It’s a cool morning. I’m surprised for the need of a shawl to cover my shoulders whilst I sit upon the rooftop of my guest house, watching the sun slowly rise.
I am in Rajasthan after all, the desert. Who knew to bring something warm?
The days heat is assumed, for the sun will always beat down on us in the desert.
The last time I visited India, was also the first. After those three months of extensive travel through the dust and dirt, I was VERY ready to leave.
The last time I was here, I had more hate than love. Now that I return, the love is greater than hate.
Because they say you either love it, or hate it, here in India… Though of course they are wrong and it is an intense mixture of both. One minute you are in love with this world, this moment, and the next… well you can be found bundled down in the corner of a room, crying and cursing the very existence of this country… (Or maybe that was only me?)
Which ever way you put it, India is all that is life, all that is living.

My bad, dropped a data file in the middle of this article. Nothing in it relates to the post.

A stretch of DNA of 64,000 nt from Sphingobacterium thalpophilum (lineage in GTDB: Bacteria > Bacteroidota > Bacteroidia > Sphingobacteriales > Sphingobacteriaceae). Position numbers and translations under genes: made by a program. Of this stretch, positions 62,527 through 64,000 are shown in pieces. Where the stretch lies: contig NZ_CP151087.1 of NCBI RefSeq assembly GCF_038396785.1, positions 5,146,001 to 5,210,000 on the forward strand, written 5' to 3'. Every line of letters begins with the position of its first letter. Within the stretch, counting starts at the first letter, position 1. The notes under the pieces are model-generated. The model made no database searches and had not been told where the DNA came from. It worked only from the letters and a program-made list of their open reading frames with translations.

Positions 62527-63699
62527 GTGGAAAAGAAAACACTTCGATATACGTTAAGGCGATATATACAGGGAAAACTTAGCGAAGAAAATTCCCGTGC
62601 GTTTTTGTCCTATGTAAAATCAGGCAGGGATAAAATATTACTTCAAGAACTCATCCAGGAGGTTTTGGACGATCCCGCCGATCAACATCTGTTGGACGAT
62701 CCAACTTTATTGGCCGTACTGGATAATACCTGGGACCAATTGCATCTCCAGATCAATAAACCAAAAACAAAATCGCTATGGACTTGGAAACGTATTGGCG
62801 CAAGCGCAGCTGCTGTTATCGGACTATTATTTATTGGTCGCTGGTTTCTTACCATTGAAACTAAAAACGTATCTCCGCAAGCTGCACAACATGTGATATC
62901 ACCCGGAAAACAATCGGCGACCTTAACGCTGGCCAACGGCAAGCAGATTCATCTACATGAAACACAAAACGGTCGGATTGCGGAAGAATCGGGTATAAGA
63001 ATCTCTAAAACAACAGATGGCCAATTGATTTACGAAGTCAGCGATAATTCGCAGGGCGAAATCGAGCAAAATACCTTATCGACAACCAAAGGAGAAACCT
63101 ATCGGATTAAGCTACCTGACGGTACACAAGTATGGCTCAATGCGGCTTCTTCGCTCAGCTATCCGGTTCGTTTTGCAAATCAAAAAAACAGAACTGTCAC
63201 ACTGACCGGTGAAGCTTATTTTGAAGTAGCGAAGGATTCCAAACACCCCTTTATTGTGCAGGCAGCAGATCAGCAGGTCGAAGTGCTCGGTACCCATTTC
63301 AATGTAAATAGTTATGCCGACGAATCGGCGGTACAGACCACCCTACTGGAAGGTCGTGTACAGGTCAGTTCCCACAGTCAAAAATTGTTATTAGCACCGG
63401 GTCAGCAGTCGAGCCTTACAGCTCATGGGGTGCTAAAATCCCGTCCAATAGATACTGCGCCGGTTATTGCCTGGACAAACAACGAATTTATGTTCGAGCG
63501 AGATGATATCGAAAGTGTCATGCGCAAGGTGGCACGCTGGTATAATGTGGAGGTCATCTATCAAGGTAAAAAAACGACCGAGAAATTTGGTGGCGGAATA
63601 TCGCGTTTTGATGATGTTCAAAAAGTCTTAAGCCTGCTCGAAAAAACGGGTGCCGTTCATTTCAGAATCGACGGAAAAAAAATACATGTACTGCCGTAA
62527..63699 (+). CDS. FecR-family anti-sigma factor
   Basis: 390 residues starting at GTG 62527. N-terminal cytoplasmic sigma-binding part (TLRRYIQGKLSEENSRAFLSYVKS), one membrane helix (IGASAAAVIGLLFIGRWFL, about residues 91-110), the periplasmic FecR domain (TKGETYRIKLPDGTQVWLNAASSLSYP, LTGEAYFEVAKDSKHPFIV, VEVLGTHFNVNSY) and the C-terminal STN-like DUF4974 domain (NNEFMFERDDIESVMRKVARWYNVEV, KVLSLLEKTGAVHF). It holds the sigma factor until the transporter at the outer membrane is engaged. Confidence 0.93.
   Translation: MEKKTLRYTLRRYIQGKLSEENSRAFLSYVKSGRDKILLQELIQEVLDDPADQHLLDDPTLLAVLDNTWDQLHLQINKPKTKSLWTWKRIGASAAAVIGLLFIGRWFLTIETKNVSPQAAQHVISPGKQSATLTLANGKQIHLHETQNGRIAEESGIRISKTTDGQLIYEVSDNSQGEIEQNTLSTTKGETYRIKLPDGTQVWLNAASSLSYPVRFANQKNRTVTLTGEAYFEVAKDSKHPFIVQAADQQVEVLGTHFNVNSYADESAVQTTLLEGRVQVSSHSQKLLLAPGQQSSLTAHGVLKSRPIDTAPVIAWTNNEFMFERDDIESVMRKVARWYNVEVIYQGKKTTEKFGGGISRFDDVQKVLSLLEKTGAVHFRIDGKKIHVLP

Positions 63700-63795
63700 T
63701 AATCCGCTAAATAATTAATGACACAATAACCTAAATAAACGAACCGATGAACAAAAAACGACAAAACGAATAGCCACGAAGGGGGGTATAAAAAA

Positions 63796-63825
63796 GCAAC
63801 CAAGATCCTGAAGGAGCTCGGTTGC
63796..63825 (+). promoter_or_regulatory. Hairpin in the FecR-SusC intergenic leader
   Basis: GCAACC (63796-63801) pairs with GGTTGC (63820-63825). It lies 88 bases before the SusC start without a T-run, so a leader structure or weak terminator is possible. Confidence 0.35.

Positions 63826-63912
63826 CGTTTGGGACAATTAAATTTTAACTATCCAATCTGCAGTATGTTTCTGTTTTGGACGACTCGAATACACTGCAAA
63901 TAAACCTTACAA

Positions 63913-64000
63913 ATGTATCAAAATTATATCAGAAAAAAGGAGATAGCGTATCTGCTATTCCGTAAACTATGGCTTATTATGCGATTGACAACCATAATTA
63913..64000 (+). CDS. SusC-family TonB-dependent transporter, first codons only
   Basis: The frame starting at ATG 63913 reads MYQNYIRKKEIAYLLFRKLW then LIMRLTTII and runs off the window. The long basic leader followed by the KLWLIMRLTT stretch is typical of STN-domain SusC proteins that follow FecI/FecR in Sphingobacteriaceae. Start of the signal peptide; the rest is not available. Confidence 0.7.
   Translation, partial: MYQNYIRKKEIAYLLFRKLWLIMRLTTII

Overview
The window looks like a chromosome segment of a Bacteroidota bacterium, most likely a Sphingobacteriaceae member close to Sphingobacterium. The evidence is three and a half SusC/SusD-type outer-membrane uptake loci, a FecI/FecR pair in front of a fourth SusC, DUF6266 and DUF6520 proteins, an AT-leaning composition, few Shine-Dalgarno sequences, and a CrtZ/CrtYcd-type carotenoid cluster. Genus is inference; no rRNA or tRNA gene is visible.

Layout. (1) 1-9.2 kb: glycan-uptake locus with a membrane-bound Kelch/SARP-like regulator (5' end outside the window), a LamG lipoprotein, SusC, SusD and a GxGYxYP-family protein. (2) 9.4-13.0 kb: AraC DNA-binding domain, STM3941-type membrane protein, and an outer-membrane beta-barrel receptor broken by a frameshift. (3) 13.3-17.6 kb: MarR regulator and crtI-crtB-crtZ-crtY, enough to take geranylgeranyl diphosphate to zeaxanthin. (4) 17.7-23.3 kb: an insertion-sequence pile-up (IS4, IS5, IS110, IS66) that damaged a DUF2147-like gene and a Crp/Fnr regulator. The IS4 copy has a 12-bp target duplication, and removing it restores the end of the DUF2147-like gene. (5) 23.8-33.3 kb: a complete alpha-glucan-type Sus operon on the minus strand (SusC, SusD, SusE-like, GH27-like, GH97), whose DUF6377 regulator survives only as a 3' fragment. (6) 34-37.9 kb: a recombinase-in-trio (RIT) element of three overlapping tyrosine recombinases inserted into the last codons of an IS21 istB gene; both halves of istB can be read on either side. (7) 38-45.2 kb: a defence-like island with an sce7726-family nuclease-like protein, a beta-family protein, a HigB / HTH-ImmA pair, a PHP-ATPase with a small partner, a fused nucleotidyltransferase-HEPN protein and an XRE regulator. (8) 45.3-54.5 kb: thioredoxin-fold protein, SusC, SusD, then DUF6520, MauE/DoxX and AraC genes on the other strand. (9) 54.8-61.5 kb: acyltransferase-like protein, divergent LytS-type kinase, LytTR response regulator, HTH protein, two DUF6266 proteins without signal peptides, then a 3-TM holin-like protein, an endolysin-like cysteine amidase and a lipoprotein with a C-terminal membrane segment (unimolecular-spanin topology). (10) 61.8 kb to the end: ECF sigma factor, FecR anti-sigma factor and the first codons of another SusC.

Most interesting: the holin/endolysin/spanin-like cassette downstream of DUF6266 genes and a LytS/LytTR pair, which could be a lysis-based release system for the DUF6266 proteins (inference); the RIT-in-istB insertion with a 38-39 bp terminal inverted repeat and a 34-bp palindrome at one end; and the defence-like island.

With as ancient a culture as any, can we really be surprised?
India lives, India breathes, she spits, she stares, she’s slimy, she’s as bright as anything you will ever see, she will laugh at you in your face, she hocks up copious amounts of flem, she will make you cry, crawl and plead… But she is kind, she is sure, she is overall the mother of all.
It is no wonder than India’s filth, India’s vicious reality, is mesmerising.
How can it not be?
Too come to India and not be moved in some way, not be lightened or touched, is near impossible.
As Westerners, we see a way of life so unlike our own, and we wonder, why not us?
Why were we born to that of a… lets say financially more developed country?
I could have just as easily been forced to marry at 16. I could have just as easily been doing my homework each afternoon in the dust on the ground, whilst I look after my three younger siblings. It could have been me, walking around the cities of this colourful country, dressed in a Sari, begging for change from the tourists, the backpackers, like myself… But instead I float through life, compared to that of a 24 year old Indian women, things come easy for me.
Incredible India… that’s what the visa office in London has written all over its walls. With shining pictures of an Indian women in white, striking yoga poses in the mountains of the North.